Bags protect fruits before harvest

Post-harvest activities


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Protect fruit from pests while the fruit is still on the tree or vine by covering it with a bag. Some examples are given of farmers using this technique in the Philippines, the Republic of China, and the People’s Republic of China, for protecting guavas, peaches, bananas, and grapes.

HOST: Do you have problems with pests attacking your fruit? Many farmers deal with this problem by spraying expensive, poisonous chemicals on their fruit. However, some farmers in Asia use quite a different method that is very effective and may be less expensive. They cover each individual fruit or bunch of fruit with a bag or sack. Some even use loosely woven baskets made from coconut fronds. They do this soon after the fruit has formed and is still on the tree or vine. This protects the fruit from being attacked by insects and diseases, and even from birds. The bag also protects fruit from other kinds of damage when it is being harvested and transported.

Of course, it takes quite a bit of time and effort to use this method, but farmers who do say that it is worth it. Some of them also find that their customers will pay a higher price for fruit that has been protected this way.

Farmers use bags on some vegetable vine crops, on mangos, papayas, jackfruit, guavas, bananas, and grapes. Some of the coverings commonly used are paper, including newspaper, jute sacks, and plastic bags. If you use plastic bags, you might want to punch a few small holes in the bags to allow air to circulate. Perhaps you wish to try this method yourself.

If you decide to try this, you may be able to buy the bags or you could make them yourself. They should close at the top, but be sure they are big enough to cover each fruit, or bunch of fruit, completely. They should also be big enough to allow for proper growth of the fruit inside them. For example, to cover a bunch of bananas, you might want to try using a big jute sack.

Cover your fruit soon after it has formed or at least a month before it ripens. Here are a few examples of how some farmers use this method.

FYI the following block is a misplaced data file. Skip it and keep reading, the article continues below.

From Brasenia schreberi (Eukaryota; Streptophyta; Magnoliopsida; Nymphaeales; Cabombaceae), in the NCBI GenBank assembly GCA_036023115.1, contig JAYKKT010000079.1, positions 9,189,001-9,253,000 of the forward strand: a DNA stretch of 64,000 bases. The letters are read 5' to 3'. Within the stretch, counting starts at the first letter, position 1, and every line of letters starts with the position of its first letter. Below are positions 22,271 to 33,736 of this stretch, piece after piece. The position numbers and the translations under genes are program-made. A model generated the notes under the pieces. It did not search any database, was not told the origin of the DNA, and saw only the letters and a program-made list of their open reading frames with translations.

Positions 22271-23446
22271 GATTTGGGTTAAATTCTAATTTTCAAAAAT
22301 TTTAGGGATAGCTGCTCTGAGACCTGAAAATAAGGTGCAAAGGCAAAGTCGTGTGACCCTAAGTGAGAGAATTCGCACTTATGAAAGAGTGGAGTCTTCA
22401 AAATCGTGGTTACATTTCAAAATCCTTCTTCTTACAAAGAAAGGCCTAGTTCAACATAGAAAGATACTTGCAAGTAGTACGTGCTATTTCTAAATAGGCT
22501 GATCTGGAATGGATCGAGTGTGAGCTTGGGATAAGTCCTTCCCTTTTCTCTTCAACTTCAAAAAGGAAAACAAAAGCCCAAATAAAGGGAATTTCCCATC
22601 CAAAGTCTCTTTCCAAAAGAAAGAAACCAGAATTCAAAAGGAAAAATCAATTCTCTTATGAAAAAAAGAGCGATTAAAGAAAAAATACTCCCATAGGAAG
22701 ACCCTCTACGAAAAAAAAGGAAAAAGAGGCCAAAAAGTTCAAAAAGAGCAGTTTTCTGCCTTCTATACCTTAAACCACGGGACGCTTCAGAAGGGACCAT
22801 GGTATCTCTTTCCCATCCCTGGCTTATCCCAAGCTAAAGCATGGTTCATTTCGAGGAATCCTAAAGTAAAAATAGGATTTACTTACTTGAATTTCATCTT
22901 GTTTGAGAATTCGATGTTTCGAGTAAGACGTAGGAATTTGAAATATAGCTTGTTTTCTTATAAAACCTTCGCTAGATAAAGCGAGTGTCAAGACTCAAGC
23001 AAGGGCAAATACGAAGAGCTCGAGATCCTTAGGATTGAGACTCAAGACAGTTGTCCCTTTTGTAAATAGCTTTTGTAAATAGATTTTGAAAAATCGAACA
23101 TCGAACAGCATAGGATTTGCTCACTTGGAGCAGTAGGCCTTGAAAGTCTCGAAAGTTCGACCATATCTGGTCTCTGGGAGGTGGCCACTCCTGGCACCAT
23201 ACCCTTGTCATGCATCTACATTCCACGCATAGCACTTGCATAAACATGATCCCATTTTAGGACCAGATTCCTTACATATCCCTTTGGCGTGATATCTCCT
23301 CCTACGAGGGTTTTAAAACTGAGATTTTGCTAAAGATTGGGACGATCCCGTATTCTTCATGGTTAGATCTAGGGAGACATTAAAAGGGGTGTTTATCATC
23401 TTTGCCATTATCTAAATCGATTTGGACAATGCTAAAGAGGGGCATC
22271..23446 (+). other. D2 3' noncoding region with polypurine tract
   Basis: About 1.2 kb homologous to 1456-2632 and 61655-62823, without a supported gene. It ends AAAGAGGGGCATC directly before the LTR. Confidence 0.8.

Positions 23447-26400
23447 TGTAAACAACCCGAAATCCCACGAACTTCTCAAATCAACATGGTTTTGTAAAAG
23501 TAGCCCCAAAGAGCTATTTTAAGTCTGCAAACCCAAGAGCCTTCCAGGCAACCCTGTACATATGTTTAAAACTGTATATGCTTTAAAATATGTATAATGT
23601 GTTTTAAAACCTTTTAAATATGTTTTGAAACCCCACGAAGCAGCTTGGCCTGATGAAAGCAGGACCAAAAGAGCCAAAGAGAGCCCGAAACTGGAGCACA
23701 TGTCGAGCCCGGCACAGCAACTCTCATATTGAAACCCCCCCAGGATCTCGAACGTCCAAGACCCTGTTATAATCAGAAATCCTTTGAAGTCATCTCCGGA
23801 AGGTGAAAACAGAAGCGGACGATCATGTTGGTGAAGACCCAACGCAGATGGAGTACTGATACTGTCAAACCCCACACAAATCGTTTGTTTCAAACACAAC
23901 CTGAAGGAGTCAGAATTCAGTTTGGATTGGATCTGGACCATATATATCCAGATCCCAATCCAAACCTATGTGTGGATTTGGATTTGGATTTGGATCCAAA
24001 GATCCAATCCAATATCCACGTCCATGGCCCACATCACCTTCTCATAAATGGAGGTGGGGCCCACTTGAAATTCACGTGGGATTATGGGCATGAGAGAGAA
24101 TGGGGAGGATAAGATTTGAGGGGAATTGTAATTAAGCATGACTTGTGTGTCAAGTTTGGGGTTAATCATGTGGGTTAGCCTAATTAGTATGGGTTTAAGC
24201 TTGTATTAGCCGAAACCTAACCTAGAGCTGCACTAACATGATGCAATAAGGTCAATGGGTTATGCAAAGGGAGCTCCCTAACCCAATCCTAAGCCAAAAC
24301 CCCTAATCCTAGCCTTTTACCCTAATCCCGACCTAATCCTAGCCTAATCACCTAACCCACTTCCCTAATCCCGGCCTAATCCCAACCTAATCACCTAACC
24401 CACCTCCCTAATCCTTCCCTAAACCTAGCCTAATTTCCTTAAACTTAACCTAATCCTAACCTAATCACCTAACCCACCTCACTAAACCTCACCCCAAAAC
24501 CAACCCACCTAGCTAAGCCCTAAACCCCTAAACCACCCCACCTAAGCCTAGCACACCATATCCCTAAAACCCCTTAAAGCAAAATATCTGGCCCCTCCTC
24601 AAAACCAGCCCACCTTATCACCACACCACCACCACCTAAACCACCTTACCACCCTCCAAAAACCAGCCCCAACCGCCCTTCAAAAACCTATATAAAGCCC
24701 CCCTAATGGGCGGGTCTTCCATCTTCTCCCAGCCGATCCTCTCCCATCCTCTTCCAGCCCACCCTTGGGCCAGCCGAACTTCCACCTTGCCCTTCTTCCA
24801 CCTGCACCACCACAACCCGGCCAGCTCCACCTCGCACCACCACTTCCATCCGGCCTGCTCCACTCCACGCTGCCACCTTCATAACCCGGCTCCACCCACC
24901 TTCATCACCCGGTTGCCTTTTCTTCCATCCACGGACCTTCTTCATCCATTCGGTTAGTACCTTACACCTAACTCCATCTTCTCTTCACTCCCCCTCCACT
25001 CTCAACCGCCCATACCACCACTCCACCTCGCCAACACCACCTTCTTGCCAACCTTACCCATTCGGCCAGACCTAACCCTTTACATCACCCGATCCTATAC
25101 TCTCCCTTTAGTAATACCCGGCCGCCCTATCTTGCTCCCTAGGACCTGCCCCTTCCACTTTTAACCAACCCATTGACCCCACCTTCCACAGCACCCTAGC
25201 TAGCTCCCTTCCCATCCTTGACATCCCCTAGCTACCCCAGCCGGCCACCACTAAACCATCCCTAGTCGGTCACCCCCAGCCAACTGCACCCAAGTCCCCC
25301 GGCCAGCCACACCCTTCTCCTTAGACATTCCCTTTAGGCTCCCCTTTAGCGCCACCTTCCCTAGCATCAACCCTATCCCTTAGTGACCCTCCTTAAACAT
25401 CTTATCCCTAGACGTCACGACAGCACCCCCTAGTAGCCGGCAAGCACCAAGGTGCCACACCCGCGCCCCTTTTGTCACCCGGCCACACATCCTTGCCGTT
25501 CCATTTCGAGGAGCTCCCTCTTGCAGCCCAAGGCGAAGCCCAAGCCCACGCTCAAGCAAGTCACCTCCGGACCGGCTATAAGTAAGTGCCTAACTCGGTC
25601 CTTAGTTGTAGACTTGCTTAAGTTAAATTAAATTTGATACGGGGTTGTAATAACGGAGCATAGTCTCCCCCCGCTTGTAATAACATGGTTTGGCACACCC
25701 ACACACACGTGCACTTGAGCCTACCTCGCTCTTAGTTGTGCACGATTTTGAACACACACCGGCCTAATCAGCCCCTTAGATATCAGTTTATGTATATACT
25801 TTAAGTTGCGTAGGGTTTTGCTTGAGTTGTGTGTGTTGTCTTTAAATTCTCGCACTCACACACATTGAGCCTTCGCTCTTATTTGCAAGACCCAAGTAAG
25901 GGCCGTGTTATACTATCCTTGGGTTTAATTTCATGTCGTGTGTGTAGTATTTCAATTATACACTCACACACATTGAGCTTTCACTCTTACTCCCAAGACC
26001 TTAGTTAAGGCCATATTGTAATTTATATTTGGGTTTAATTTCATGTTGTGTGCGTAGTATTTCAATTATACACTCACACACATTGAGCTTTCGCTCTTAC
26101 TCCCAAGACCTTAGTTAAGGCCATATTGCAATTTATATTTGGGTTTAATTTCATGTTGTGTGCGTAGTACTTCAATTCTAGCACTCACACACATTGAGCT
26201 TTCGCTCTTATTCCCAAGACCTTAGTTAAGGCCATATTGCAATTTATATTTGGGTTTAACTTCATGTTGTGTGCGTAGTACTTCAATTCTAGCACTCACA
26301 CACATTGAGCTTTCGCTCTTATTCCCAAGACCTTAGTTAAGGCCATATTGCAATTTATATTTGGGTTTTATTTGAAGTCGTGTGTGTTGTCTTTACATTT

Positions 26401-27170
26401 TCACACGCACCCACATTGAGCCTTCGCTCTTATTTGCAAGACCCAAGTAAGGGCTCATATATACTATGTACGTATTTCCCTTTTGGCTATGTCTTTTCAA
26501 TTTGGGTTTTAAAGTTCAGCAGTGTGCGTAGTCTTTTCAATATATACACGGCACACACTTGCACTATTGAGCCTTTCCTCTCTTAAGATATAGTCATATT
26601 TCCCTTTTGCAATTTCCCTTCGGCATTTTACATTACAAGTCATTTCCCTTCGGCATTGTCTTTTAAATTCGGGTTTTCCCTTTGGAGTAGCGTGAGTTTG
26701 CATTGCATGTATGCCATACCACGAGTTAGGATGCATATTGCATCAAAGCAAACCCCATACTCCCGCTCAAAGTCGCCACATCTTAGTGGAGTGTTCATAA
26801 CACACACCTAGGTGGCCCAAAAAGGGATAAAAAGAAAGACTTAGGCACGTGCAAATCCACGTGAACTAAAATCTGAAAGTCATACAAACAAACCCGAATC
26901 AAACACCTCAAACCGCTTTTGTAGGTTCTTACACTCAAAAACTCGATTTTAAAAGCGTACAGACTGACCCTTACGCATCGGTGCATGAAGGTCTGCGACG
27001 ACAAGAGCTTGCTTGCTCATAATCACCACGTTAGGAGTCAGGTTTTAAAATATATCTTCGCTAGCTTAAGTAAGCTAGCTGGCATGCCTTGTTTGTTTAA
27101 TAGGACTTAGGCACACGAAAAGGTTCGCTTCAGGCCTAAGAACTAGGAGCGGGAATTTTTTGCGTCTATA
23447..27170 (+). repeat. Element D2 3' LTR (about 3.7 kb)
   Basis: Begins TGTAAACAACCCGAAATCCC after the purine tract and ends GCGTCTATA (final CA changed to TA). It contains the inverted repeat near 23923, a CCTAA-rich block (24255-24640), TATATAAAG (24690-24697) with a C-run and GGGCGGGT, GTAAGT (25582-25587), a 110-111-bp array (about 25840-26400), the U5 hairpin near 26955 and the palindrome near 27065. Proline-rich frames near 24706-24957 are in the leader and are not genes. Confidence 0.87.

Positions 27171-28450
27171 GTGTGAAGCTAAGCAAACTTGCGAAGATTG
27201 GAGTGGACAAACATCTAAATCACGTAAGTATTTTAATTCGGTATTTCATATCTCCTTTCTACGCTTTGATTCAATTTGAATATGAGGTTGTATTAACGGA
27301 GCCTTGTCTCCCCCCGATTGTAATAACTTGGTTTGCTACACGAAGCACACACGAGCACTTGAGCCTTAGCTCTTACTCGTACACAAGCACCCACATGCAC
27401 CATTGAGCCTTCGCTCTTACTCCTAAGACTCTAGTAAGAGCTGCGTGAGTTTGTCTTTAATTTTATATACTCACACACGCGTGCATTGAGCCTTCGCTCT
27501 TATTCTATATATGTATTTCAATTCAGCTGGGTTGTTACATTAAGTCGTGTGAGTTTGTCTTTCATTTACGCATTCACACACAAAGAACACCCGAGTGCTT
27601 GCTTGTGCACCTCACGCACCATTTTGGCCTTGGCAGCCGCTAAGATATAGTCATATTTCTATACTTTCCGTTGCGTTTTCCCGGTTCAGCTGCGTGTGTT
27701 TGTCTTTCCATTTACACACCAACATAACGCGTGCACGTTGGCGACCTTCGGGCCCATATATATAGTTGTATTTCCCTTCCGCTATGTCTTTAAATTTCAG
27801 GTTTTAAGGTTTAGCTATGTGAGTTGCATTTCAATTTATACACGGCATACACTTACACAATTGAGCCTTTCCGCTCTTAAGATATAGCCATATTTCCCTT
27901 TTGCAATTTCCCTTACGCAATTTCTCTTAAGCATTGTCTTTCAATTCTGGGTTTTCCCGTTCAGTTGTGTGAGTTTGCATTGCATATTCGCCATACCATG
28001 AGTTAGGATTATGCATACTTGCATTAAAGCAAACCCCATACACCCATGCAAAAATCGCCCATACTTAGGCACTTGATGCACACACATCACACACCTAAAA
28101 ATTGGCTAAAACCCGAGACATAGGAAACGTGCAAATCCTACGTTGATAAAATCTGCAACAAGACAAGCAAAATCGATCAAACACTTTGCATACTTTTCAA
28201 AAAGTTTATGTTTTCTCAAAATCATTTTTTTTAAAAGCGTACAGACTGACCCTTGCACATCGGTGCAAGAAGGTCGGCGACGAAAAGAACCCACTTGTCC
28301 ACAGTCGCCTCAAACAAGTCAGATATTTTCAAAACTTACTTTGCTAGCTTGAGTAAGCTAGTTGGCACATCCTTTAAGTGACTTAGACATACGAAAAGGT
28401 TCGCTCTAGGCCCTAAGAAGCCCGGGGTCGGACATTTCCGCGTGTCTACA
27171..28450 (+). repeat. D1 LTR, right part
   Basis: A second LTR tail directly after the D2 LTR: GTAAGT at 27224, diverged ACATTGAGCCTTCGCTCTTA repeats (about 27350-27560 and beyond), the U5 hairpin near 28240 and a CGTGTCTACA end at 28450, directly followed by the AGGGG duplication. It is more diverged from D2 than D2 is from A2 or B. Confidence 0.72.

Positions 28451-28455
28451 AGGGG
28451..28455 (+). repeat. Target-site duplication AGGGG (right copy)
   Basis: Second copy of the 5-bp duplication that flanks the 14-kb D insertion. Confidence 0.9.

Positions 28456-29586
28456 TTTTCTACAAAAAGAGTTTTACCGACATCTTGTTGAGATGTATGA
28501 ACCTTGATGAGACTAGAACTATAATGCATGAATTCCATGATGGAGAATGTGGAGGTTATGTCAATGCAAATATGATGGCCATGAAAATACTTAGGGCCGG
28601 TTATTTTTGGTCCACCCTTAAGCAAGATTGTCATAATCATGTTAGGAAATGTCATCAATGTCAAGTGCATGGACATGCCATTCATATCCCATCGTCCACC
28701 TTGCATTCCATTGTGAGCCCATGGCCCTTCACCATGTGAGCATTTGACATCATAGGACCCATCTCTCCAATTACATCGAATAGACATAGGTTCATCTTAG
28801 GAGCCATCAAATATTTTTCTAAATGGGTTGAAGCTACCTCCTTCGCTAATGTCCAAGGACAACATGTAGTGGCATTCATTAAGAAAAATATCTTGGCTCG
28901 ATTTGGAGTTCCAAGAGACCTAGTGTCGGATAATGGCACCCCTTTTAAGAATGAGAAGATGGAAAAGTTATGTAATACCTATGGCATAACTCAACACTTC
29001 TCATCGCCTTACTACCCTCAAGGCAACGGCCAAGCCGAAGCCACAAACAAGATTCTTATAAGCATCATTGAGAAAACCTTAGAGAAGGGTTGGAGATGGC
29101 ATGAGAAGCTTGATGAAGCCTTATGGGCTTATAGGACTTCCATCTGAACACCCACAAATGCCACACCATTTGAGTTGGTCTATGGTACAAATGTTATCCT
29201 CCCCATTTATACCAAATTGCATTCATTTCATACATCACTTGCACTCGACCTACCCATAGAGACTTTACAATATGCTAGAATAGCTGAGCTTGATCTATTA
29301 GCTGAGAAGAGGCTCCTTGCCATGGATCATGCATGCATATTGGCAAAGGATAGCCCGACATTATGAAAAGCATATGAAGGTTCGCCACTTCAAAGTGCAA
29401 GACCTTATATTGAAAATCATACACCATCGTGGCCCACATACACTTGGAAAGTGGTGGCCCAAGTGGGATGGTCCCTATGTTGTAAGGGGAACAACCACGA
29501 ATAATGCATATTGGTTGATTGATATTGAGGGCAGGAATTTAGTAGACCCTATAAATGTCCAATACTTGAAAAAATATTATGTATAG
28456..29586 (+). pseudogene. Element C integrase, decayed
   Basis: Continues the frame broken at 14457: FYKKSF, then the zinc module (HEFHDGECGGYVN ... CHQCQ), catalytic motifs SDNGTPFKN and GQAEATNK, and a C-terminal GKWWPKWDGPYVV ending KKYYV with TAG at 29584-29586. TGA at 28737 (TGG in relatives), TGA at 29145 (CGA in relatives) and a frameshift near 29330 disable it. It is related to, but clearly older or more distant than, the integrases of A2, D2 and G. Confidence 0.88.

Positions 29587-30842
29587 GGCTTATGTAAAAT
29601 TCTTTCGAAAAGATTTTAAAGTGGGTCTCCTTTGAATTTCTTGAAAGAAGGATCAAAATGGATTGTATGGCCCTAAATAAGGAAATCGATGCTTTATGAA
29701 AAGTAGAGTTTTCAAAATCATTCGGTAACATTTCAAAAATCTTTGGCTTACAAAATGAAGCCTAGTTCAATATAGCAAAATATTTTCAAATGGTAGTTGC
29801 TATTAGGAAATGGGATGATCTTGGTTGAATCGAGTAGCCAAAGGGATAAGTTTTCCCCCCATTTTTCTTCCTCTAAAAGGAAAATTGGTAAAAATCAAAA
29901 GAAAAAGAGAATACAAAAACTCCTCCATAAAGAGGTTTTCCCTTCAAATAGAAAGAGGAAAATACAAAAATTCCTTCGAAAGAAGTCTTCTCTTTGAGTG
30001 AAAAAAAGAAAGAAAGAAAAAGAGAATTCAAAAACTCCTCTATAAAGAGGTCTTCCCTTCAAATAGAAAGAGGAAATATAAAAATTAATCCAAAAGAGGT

Elly Piano in the Philippines noticed that fruit flies were damaging his guava fruits. He tried covering them with plastic bags to protect them and had no more trouble with fruit flies. He also wraps bitter gourds in newspaper while they’re still on the vine to prevent insect damage.

At Long Quan in Sichuan Province of the People’s Republic of China, farmers protect their peaches from insects with homemade paper envelopes. They put one on each peach left on the tree after thinning, when the peaches are about 2 1/2 centimetres (1 inch) in diameter. They discard the paper at harvest time.
In Che Che Township, Republic of China, Lin Chen Chen ripens his bananas in blue plastic bags. He ties a bag over each bunch after it has formed. He produces beautiful bananas this way.

In Tachun township, also in the Republic of China, grapes are protected from insects and mildew in specially treated paper bags. Each bag has a printed message and the grower’s trademark on it, and the farmers leave them on the bunches of grapes when they harvest them. They get very good prices for their high quality grapes with each bunch individually wrapped like this.

Special note
The following suggestions are from “Bagging Young Fruit,” in the Agroforestry Technology Information Kit produced by the International Institute of Rural Reconstruction, Silang, Cavite, Philippines. They provide information on the times at which bags should be applied to fruit on the trees. Depending on the types of fruits grown by the farmers you serve, you might include one or more of them in the information you pass on to them.
Mango – 10-15 days after the time when you first see fruit starting to form

Jackfruit – when fruit is the size of your fist
Banana – as soon as the male blossom is removed
Cacao – when fruit or pods are at least 4 to 6 centimetres (2 inches) long
Guava – when you first see fruit starting to form

Information sources
1. Interview recorded by Jennifer Pittet with Mr. Eusebio T. Imperial, Program Associate, The International Institute of Rural Reconstruction, Silang, Cavite, Philippines.
2. “Bagging of young fruits,” in the Agroforestry Technology Information Kit, 1989, International Institute of Rural Reconstruction, Silang, Cavite, Philippines.
3. Interview recorded by Jennifer Pittet with Elly Piano, farmer, Philippines, re. the use of bags on guava and bitter gourds for preventing insect damage.
4. Interview recorded by George Atkins with Madam Xiong Zhi Lin, Chief Agronomist, Agricultural Management Office, Science and Technology Commission of Chengdu, Chengdu, Sichuan, People’s Republic of China, re. homemade paper envelopes for protecting peaches on the tree.
5. Interview by George Atkins with Lin Chen Chen, Che Che Township, Republic of China, re. blue plastic bags for protecting bananas on the tree.
6. Interview by George Atkins with member of Tachun Farmers Association, Republic of China, re. paper bags for protecting and marketing high quality grapes.